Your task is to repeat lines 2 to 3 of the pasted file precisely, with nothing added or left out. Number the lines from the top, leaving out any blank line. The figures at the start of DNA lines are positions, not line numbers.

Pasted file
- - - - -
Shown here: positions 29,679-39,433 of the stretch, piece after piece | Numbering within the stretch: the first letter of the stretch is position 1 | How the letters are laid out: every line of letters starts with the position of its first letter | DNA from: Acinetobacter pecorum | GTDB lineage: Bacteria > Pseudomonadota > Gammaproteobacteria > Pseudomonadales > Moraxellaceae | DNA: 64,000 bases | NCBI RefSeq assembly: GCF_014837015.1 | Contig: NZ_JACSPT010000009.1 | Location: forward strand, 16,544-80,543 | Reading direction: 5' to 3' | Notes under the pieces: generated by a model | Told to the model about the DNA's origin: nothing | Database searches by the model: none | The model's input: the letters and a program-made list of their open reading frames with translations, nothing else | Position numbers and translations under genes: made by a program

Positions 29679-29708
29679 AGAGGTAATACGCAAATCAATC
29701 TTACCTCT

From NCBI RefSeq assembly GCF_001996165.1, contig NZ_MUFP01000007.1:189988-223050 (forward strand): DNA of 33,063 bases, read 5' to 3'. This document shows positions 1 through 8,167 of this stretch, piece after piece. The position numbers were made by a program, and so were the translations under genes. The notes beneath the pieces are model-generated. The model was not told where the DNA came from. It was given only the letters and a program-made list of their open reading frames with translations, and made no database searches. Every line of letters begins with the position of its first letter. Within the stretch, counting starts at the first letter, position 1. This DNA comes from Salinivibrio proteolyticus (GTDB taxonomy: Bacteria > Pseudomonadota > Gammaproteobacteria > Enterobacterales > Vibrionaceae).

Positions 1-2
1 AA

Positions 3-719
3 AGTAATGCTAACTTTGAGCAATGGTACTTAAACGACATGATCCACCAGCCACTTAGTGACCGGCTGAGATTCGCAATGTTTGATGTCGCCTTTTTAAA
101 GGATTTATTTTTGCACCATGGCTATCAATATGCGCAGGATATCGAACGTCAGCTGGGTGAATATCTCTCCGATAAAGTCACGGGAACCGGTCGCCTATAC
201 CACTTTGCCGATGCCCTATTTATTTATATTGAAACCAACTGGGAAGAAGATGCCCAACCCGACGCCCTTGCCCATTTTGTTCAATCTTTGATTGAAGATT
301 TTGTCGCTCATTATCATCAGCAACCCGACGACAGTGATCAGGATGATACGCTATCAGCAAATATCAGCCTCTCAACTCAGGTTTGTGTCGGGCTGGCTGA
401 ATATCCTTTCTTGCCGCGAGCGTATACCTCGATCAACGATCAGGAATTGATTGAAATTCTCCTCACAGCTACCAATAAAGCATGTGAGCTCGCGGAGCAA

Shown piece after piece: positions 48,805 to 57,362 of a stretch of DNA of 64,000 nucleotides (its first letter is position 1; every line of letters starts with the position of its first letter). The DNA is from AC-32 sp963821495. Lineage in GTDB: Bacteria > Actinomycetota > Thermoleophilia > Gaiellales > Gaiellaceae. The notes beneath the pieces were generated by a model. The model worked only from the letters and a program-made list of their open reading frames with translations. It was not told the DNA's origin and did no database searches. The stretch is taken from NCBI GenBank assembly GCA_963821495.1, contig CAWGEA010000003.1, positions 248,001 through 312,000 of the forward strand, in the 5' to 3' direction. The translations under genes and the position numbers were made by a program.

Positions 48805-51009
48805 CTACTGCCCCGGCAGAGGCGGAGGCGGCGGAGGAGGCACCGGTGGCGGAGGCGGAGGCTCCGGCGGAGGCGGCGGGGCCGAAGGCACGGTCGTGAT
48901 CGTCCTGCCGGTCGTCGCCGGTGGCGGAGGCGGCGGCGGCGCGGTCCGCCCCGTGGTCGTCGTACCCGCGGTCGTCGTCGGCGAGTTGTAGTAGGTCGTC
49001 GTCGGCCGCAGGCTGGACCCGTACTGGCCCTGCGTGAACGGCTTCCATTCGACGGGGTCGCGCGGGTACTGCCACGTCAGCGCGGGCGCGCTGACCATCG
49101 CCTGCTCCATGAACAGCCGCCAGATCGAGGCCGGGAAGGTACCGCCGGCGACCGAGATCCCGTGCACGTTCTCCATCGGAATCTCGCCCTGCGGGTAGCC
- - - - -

Positions 29679-29708
29679 AGAGGTAATACGCAAATCAATC